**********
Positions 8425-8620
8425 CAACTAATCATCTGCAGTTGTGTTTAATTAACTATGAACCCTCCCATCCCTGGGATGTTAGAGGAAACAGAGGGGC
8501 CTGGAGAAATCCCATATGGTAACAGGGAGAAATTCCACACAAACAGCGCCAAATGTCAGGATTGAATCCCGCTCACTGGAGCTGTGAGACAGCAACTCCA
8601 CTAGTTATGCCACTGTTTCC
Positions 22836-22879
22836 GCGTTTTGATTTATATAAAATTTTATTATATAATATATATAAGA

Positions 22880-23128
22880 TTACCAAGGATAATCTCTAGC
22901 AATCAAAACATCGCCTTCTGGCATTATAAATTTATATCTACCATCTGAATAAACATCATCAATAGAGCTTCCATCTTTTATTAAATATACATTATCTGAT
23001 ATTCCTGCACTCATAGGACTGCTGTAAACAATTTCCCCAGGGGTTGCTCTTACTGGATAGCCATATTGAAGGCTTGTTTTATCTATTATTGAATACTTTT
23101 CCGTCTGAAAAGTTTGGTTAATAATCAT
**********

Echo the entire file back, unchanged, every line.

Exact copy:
Positions 8425-8620
8425 CAACTAATCATCTGCAGTTGTGTTTAATTAACTATGAACCCTCCCATCCCTGGGATGTTAGAGGAAACAGAGGGGC
8501 CTGGAGAAATCCCATATGGTAACAGGGAGAAATTCCACACAAACAGCGCCAAATGTCAGGATTGAATCCCGCTCACTGGAGCTGTGAGACAGCAACTCCA
8601 CTAGTTATGCCACTGTTTCC
Positions 22836-22879
22836 GCGTTTTGATTTATATAAAATTTTATTATATAATATATATAAGA

Positions 22880-23128
22880 TTACCAAGGATAATCTCTAGC
22901 AATCAAAACATCGCCTTCTGGCATTATAAATTTATATCTACCATCTGAATAAACATCATCAATAGAGCTTCCATCTTTTATTAAATATACATTATCTGAT
23001 ATTCCTGCACTCATAGGACTGCTGTAAACAATTTCCCCAGGGGTTGCTCTTACTGGATAGCCATATTGAAGGCTTGTTTTATCTATTATTGAATACTTTT
23101 CCGTCTGAAAAGTTTGGTTAATAATCAT